Allen Yarnell (1942-2013)
James Friguglietti, March 2014
Allen Yarnell, historian of post-World War II America and university administrator at Montana State University at Bozeman, died there after a prolonged illness on November 14, 2013. He was 71.
Born in Brooklyn, New York, on August 17, 1942, the son of Max and Lillian Yarnell, he took both his BA (1964) and MA (1966) at the State University of New York at Binghamton. He continued his graduate education at the University of Washington, where he received his doctorate in 1969. His dissertation, entitled “The Impact of the Progressive Party on the Democratic Party in the 1948 Presidential Election,” was revised and published by the University of California Press five years later under the title Democrats and Progressives: The 1948 Presidential Election as a Test of Postwar Liberalism.
Evaluating the study in the April 1976 issue of the American Historical Review (AHR), William L. Ziglar styled it a “solid, well-researched, and well-written” account, adding that “its strengths in giving a more balanced account of this important election . . . make it a must for students interested in the Truman era.”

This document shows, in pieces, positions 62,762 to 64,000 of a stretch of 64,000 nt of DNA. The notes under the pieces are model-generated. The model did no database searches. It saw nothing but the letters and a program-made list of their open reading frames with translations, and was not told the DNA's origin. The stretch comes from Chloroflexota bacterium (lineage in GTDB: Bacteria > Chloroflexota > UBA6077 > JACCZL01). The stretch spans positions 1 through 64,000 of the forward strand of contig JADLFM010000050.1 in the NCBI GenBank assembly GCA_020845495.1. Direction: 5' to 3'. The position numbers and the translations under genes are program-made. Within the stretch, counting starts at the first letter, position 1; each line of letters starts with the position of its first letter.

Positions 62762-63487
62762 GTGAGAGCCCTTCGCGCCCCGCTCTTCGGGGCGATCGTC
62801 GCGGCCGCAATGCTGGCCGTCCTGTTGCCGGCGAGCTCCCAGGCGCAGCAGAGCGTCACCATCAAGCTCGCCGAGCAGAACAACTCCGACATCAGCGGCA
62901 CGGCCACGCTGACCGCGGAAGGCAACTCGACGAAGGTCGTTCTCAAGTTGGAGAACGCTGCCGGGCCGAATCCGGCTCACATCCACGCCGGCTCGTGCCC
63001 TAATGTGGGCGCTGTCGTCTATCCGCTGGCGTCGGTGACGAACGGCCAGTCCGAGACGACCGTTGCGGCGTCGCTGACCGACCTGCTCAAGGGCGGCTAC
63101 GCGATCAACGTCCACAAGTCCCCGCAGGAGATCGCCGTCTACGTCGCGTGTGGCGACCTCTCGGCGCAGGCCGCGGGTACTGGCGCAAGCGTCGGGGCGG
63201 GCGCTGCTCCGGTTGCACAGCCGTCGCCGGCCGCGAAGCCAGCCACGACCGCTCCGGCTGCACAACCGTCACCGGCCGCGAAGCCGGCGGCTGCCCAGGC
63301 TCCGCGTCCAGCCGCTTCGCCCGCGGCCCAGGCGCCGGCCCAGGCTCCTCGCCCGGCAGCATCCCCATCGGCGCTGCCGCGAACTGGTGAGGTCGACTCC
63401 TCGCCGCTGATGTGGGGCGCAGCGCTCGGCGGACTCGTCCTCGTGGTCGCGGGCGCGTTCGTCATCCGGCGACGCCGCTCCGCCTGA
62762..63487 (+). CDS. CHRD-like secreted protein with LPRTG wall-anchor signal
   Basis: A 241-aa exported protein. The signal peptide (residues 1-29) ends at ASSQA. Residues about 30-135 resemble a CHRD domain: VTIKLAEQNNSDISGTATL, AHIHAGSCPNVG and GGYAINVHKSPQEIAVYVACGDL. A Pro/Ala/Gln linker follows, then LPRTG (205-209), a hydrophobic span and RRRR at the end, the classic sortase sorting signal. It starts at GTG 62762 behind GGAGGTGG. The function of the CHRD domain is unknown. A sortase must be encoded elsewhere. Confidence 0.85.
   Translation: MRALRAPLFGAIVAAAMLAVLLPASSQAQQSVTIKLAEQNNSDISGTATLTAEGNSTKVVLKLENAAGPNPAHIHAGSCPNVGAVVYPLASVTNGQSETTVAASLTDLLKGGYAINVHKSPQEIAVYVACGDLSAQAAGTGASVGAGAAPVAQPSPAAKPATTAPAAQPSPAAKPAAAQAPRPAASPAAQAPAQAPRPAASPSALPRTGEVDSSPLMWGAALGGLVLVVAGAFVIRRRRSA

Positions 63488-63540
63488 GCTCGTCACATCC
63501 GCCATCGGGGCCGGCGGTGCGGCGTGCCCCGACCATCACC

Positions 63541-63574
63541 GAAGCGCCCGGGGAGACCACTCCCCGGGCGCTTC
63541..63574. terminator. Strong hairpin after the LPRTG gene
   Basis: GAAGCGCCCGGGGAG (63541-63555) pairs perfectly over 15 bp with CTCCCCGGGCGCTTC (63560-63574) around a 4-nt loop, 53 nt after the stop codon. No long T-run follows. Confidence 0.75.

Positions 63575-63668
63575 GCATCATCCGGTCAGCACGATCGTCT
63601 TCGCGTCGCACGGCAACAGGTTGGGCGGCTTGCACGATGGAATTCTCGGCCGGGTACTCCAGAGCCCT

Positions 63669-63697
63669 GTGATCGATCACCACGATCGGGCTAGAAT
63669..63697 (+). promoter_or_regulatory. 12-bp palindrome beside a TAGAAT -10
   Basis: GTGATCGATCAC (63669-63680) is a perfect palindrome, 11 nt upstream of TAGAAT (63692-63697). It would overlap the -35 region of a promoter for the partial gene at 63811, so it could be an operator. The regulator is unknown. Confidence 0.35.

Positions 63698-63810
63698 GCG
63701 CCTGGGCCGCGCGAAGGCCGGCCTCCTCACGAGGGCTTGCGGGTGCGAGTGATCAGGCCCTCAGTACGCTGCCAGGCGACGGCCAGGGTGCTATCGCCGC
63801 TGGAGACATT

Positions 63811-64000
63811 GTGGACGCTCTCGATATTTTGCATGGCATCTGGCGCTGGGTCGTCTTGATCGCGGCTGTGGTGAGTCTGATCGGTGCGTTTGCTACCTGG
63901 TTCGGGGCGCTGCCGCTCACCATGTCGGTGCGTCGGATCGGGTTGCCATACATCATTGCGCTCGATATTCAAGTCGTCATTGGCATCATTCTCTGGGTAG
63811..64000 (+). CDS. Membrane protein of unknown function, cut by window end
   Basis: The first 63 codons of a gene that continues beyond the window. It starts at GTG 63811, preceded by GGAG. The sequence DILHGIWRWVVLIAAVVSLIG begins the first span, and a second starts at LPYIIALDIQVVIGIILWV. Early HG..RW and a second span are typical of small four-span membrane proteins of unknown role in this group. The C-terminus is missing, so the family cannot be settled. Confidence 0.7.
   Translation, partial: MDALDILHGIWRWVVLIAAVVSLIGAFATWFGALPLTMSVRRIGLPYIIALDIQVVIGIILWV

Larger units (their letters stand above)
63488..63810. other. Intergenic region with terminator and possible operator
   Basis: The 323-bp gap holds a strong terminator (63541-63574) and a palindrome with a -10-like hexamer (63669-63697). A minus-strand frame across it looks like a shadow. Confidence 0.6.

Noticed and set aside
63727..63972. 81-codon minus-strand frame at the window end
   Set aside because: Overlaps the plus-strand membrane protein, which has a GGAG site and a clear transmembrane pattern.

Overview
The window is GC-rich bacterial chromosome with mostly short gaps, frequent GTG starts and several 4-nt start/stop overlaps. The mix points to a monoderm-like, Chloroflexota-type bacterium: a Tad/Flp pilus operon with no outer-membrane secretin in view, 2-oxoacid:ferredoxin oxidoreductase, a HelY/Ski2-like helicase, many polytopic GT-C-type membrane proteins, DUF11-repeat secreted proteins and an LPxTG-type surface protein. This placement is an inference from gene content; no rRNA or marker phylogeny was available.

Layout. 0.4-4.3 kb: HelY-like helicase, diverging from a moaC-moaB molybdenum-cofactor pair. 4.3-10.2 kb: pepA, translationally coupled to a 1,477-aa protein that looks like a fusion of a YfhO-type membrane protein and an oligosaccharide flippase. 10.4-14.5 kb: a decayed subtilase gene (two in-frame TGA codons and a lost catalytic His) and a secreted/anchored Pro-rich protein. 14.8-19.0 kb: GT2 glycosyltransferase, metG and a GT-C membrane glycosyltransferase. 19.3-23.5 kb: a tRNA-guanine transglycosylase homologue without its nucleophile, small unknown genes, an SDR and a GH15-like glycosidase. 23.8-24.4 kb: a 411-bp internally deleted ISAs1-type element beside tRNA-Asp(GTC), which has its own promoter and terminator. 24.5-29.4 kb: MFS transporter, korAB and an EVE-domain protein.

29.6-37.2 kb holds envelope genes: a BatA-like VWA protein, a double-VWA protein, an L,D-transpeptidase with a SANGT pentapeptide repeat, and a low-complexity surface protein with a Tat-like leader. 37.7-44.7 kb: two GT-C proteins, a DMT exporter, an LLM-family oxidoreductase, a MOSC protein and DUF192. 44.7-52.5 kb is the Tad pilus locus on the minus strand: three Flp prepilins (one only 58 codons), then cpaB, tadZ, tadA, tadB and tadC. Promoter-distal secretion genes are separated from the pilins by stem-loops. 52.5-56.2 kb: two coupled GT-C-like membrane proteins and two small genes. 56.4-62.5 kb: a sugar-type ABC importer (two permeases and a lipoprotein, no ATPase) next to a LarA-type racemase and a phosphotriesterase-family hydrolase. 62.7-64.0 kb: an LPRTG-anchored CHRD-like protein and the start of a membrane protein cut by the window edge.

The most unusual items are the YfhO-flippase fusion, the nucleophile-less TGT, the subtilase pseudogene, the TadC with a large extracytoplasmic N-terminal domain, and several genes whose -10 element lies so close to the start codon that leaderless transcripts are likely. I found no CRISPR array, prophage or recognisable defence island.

Yarnell’s other publications included (as compiler) The Postwar Epoch: Perspectives on American History since 1945 (1972) and (as contributor) The American People: Creating a Nation and a Society (1986). He also contributed numerous articles and reviews to such national and regional journals as the AHR, Journal of American History, Pacific Historical Review, Pacific Northwest Quarterly, Journal of Southern History, and Presidential Studies Quarterly.
Yarnell devoted much of his scholarship to the presidency of Dwight D. Eisenhower, contending that Ike was a far stronger and effective chief executive than has often been believed. He particularly maintained that Eisenhower worked successfully behind the scenes to undermine the influence of Wisconsin Senator Joseph McCarthy during his heyday in the 1950s.
While remaining an active scholar, Yarnell, who taught at Washington State University as an assistant professor from 1969 to 1970, and then at the University of California, Los Angeles as a lecturer and instructor between 1970 and 1976, became an administrator at UCLA, serving as an assistant vice chancellor of student relations. In 1994, he moved to MSU where he held the position of vice provost for student affairs. Four years later, Yarnell became a vice president of the university, acting as senior adviser to four successive presidents. While also serving as vice president for student affairs and vice president for student success, he concerned himself with such diverse responsibilities as recruitment and enrollment, career services, veterans’ affairs, financial aid, and athletics. Yarnell, who retained a position as an adjunct professor of history, found time to offer a seminar on “The Truman-McCarthy Era.”
He was greatly esteemed by his colleagues for his success in increasing undergraduate enrollment, quiet demeanor, and warm sense of humor. Yarnell is survived by his wife of 34 years, Denise, and his children, Lisa and Mark.
James Friguglietti, Montana State University Billings
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